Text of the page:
Throughout life, we may encounter certain experiences that directly challenge the character of ourselves. Often times however, the morally correct response to a given situation is not always distinctive. Despite the complications that arise when dealing with real life situations, it seems as if movie and television characters are portrayed with the unrealistic ability to hastily solve any conflict in order to help advance the pace of the plot line when necessary. Aside from these improbable capabilities, writers of television shows and films are able to further change the direction of the media by inputting social stereotypes to sway the opinions of certain characters to the viewers. The brilliance of the Netflix Original, Money Heist, is only truly understood when viewers are able to identify the contradiction between the identities of the characters themselves, and the role they might fill in your more stereotypical heist film.
Throughout the history of film, stereotypes have been used as a way for writers to circumvent the explanation phase of their characters backstory. By doing this, the show is able to rapidly proceed to the more exciting, core parts of the plot, rather than force viewers to sit through unnecessary details. Another interesting factor that sets Money Heist apart from other shows, is the relationship between the characters and viewers. Typically when viewers perceive characters to be bad, they often condemn them for their poor behavior and actions. Take for example, the many notorious antagonistic villains throughout the superhero fiction genre. While we know the main characters of Money Heist are obviously breaking the law by committing armed robbery, they continue to be viewed as the protagonists for their heroic effort in the fight against social inequality. Throughout the series, the criminals slowly gain the respect of Spain’s public, and are eventually viewed as saviors to the corrupt society. Whereas the reputation of the law enforcement is severely damaged from the exposure of their fraudulent operation.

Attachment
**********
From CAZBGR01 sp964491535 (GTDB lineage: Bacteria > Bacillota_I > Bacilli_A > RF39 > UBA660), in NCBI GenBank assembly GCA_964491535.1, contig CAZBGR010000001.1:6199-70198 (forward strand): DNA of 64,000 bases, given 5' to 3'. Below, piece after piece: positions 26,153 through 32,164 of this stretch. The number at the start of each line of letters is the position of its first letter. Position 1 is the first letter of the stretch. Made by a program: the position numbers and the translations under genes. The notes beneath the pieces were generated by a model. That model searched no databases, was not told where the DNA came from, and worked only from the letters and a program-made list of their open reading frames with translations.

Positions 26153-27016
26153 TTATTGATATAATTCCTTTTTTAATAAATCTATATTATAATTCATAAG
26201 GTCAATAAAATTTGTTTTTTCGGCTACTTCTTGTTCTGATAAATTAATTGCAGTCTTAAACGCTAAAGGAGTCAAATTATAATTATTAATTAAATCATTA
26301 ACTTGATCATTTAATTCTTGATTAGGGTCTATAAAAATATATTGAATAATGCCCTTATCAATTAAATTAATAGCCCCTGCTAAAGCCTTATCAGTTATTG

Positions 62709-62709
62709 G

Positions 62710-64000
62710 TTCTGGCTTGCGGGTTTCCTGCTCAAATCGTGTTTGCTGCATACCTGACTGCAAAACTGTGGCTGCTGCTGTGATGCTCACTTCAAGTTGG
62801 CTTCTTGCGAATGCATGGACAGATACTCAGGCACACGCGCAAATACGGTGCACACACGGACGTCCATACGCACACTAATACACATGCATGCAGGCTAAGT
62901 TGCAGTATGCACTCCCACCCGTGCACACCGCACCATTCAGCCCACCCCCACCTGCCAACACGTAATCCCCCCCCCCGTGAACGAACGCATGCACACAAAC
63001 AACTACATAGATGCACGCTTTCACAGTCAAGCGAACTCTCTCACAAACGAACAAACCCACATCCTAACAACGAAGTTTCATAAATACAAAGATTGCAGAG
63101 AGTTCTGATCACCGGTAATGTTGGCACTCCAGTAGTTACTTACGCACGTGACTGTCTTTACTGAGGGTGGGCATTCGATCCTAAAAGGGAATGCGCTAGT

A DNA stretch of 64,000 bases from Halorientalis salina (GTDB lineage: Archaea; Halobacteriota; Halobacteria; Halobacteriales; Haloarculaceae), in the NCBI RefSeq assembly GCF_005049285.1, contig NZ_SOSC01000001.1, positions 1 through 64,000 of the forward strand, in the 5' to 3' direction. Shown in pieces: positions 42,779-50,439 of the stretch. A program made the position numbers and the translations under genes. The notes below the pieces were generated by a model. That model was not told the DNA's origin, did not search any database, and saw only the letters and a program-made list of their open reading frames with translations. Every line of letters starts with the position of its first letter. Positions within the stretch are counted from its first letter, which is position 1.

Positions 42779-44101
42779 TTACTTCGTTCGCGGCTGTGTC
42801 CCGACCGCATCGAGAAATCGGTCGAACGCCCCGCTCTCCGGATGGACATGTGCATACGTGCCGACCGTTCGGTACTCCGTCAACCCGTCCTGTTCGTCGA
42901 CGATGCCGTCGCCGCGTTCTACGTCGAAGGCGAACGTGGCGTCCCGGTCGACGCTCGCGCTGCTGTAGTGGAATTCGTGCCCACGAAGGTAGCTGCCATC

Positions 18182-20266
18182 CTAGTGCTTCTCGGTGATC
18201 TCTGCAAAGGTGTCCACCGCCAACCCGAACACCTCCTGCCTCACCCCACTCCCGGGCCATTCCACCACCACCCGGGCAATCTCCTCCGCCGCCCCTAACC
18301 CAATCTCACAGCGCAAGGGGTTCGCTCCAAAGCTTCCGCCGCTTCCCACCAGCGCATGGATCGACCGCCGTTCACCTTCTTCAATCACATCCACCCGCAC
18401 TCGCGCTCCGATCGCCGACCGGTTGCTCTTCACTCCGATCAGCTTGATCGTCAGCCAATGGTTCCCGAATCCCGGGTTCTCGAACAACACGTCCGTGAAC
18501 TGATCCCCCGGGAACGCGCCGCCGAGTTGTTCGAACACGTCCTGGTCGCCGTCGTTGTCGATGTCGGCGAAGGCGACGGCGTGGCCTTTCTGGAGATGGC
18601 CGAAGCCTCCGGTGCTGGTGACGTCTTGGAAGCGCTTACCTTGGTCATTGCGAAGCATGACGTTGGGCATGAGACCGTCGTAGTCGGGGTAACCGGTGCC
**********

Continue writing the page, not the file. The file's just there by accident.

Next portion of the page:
After Reviewing back to Victoria O’Donnell’s article, Guidelines for TV Criticism, I found myself thinking back three years ago to when I first watched the Netflix Original, Money Heist. While reminiscing however, I specifically was in search of what aspect it was about the show that got me hooked. Aside from being the thrilling story line of the largest heist ever committed (2.4 billion euros to be exact), I realized it was originally the persona of actor Álvaro Morte’s role as “El professor” that largely intrigued me into binge watching the first season upon its release. As a result of his high intelligence, resourcefulness, and strategic planning, he is able to anticipate and discern what law enforcement will do in efforts to stop them. This “cat and mouse” game between the police and the professor’s wit is truly what makes this an exciting series to watch. Oftentimes throughout the show, viewers are led to underestimate the capabilities of the criminals during interactions with the police, only to be amazed by the intellect of the professor as he frequently tends to be a few steps ahead of the authorities with ways to sabotage their advancements. In some episodes the writers of the show are able to further build suspense by presenting unexpected situations for the group, thus forcing the professor to quickly improvise and adapt his plans.
Another captivating characteristic of the heist, is that aside from the obvious desire to gain wealth, the reason for the heist is unknown. One complaint I do have however, is that viewers are only granted an understanding of the more politically induced motives behind the heist at the end of season two. I feel that if they introduced this point earlier in season one, it would have made a bigger impact to viewers, as if you have already invested enough time into the show to watch two seasons, your probably already rooting for the success and wellbeing of the criminals.
Fundamentally, Money Heist is a show that revolves around the theme of good verses evil. While its intention is clearly to advocate for the success of those doing good, it can be quite difficult for viewers to decipher which group is justified for their actions. To those who have not watched the show, it may seem obvious that the criminals actions are immoral. However, for the more openminded viewer, they are able to take into account the many wrongdoings of Spains government; such as creating unstable economic conditions for its citizens, as well as enabling it’s law enforcement to break their own regulations in order to complete the mission.